Derbyshire Open Arts is a worthy institution, which last year nearly went down.
The idea was simple. Why don't we get all the artists in Derbyshire (and they are many and various) to open their studios, galleries, workshops to the public on the spring bank holiday weekend. They did, and produced a guide to the whole county, so that any interested parties could trace their way from Melbourne to Glossop if they wanted, visiting all the glassmakers, or watercolorists, ceramicists, woodworkers - whatever took their interest. And it worked, for a period of years. But like many voluntary organisations, it was a victim of its own success. The original enthusiasts began to grow weary, but the new generation weren't hasty in coming forward. And last year it hit crisis point. But instead of just closing down, it decided to take a year out, to give time to regroup. This year it relaunched, and thank goodness. I hasten to add, it is no thanks to me, and no way am I a spokesman for it, but I have been a beneficiary - so this is by way of a thank you.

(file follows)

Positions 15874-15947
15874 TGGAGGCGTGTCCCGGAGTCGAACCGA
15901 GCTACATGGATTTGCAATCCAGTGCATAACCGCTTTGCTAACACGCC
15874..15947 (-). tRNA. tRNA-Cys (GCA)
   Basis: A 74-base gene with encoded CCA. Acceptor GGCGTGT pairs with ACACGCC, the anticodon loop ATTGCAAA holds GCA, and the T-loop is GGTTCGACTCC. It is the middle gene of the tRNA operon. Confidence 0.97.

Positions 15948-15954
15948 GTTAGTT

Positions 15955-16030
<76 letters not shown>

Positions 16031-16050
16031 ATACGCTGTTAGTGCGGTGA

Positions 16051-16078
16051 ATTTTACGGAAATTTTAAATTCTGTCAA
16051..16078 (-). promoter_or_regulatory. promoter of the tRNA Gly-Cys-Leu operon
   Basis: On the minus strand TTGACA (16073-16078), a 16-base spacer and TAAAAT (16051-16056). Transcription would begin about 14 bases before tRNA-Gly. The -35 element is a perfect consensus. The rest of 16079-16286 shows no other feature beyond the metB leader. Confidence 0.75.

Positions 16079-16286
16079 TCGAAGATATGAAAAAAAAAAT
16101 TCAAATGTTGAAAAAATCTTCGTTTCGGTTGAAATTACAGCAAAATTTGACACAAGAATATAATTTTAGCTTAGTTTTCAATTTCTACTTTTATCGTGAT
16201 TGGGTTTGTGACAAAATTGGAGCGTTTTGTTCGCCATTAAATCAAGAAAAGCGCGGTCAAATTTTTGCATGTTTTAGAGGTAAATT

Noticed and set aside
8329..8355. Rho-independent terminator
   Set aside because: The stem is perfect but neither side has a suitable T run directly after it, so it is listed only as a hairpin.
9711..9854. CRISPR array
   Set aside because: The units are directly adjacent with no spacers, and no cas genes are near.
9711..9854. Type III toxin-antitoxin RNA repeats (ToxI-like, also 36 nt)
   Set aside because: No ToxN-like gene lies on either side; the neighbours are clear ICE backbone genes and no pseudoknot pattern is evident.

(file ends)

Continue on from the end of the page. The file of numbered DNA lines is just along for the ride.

This last weekend I joined other Peak District Artisans in a joint exhibition at Beechenhill Farm near Ilam. I knew it would be enjoyable spending time with my fellow artists, but I have to confess I wondered how many of the great Derbyshire public would find their way to a pretty remote hill farm in the extreme south west of the county. The answer was many, and not just from Derbyshire, but Staffordshire, and even as far away as Birmingham. It was a great weekend, and one which recharges the batteries - in my case simply talking to people who love wood, and knowing that what you make is appreciated, whether or not they decide to buy.